In creates suspense as the audience may be questioning

In the 1960’s the film, Psycho, was produced by Alfred Hitchcock is
today considered a classic, ‘vanilla’ horror film. During the 1960’s, Psycho
was considered the ‘mother of the modern horror movie’ because the film carried
out issues such as adultery and parricide. Hitchcock, along with the issues of
adultery and parricide, wanted to control the fear he was registering into his
audience. Color television came out in the early 1950’s, while Psycho came out
in the 1960’s. Hitchcock made a bold decision to create his film in only black
in white to manipulate his audience, making them more sensitive to distress.

During the film, Hitchcock makes critical film choices, such as camera angles
and lighting, that control his audience into believing a certain situation is
more fearsome than it actually is. For example, as the main character, Marion,
is driving away from her home, she pulls over to take a quick nap but turns
into a slumber. A policeman is suspicious of Marion though the audience is
convinced Marion is good person with reasonable intentions for her actions.

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Throughout the scene there are many camera angles. For example, when Marion is
first awoken by the policeman, the camera is pointed from the policeman’s point
of view offering an understanding as to why the policeman is raising his
suspicions. Shortly, Marion is acting anxious and this alerts the policeman to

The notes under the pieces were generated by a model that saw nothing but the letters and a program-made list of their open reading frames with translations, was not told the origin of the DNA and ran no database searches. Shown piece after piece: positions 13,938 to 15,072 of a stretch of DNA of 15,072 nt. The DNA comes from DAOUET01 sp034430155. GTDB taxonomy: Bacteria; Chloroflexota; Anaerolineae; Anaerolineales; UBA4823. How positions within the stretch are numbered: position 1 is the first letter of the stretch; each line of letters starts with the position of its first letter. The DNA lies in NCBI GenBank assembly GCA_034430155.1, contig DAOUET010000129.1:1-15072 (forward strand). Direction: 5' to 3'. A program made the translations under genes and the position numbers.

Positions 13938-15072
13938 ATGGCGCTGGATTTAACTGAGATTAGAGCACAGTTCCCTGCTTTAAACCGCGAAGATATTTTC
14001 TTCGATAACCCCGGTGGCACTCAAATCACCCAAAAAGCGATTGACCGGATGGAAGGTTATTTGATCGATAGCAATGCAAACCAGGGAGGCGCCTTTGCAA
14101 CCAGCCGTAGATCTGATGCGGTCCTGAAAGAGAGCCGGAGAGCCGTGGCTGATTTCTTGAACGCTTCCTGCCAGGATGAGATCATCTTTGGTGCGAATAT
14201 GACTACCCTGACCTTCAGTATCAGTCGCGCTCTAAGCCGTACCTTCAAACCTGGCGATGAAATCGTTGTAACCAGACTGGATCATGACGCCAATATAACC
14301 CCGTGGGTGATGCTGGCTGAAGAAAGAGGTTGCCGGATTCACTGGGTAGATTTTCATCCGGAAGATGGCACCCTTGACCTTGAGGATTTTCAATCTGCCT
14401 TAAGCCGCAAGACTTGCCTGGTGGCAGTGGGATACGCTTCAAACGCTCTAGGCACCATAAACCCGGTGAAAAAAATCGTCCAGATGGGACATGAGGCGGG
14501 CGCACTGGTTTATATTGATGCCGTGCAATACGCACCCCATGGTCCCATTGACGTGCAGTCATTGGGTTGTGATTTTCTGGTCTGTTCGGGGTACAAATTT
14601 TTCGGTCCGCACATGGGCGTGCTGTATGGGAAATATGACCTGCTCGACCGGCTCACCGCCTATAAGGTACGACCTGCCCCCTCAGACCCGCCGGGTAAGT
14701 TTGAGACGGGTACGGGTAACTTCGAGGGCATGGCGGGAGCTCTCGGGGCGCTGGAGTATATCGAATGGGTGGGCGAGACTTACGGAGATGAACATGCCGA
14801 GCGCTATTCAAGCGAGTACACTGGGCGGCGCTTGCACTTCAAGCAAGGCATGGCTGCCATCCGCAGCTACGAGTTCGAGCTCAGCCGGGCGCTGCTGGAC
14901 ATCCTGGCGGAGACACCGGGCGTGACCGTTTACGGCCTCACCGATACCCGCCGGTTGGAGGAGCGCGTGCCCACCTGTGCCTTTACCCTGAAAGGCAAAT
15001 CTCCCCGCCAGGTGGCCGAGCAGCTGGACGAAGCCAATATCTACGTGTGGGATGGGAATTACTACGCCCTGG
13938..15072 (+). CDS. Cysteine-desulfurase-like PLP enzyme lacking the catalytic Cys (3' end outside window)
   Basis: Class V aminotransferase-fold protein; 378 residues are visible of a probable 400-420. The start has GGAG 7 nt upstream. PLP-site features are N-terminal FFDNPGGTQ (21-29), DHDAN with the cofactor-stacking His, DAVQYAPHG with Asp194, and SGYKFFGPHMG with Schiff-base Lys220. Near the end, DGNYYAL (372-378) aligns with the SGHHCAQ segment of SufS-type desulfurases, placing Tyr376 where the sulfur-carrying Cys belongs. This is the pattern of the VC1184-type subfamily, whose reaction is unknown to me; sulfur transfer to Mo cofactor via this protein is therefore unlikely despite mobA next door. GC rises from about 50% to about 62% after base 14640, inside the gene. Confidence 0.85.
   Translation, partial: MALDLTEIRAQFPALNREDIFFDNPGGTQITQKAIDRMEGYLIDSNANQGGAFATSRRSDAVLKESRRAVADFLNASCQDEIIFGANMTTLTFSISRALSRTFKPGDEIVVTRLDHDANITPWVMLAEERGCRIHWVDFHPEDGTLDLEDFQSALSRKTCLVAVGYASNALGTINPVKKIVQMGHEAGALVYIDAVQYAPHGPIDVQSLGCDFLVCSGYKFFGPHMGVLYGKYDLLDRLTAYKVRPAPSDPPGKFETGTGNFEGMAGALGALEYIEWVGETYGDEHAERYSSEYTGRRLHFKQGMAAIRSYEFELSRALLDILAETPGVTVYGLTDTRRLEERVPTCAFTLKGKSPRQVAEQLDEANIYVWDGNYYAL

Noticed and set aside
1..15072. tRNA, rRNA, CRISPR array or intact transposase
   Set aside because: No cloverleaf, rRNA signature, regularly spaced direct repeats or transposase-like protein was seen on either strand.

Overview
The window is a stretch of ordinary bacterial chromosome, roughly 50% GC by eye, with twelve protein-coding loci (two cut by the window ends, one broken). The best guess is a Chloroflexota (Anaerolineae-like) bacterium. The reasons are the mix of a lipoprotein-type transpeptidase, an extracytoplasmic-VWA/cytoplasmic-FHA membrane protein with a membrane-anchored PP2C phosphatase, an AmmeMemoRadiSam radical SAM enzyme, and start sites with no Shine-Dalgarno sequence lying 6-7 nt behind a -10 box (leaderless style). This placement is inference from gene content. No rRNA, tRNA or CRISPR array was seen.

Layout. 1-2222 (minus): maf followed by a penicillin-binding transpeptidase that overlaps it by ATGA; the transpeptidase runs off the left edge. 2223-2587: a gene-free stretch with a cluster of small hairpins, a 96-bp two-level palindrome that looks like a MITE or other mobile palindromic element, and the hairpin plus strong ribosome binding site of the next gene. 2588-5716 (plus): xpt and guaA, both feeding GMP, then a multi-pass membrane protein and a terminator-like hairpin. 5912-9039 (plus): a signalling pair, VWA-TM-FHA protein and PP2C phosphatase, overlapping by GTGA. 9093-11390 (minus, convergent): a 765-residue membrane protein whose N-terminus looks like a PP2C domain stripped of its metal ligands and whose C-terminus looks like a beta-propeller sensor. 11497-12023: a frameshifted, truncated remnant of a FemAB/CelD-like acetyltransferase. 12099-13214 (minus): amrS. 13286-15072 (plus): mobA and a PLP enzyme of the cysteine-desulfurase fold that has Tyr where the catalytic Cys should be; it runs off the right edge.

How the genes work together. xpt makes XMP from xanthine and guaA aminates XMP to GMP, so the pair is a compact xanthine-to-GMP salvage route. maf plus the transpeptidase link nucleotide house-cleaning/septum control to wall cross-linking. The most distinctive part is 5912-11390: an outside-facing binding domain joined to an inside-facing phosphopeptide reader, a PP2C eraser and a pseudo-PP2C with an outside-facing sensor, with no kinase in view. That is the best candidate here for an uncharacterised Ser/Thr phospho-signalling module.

question her and ask to view her license. The camera angle then changes to
inside the car to depict Marion’s face and the stress she feels of being
questioned by the policeman. This creates a sense of hope for the audience that
the policeman will leave along with a feeling of distress of the possibility of
Marion being caught with stolen money. This is primarily used to make the
viewer fear for the safety of the main character. The last camera angle in this
scene, is as Marion is driving away, you notice the policeman is following her.

This creates suspense as the audience may be questioning why he’s following her
even after she’s proven nothing wrong. The camera then switches to open road,
allowing a sense of the fear for the unknown.

            Throughout the film,
Hitchcock produces specific lighting techniques to set the scene. For example,
when Marion arrives at the motel, anticipation is high due to the location of
the motel being in isolation while regarding the gothic mansion on the hill
makes the location threatening. As Marion views the mansion, the audience
notices there is only one room lit. This implies to the audience that the
mansion is not an inviting place. The audience along with Marion, proceed with
caution. The infamous shower scene is shown when Marion appears in the shower
as defenseless, shown with an abundance of light to almost create a sense false
safety. This concerns the audience for the character’s well-being. As the
psycho, Norman, murders Marion, he is interpreted as a dark shadow to allow the
suspense of the audience to find closure into who the murderer is. The scene
closes with a close-up of Marion eye with bright lighting, to display her young
life             being stolen. Throughout
the film, Hitchcock starts to reuse lighting techniques in certain situations,
this is needed to create high anxiety and alarm amongst the audience. Though,
rather than the majority of the film being in darker lighting, Hitchcock plays
on the idea of false security by exerting onto the characters’ brighter lights.

This gives the idea that the character is safe from harm, allowing the audience
to relax, making them vulnerable for terror to come when they least expect it.

Throughout the film, Hitchcock incorporates the use of lighting and camera
angles to affect his audience and pave the road for future horror films.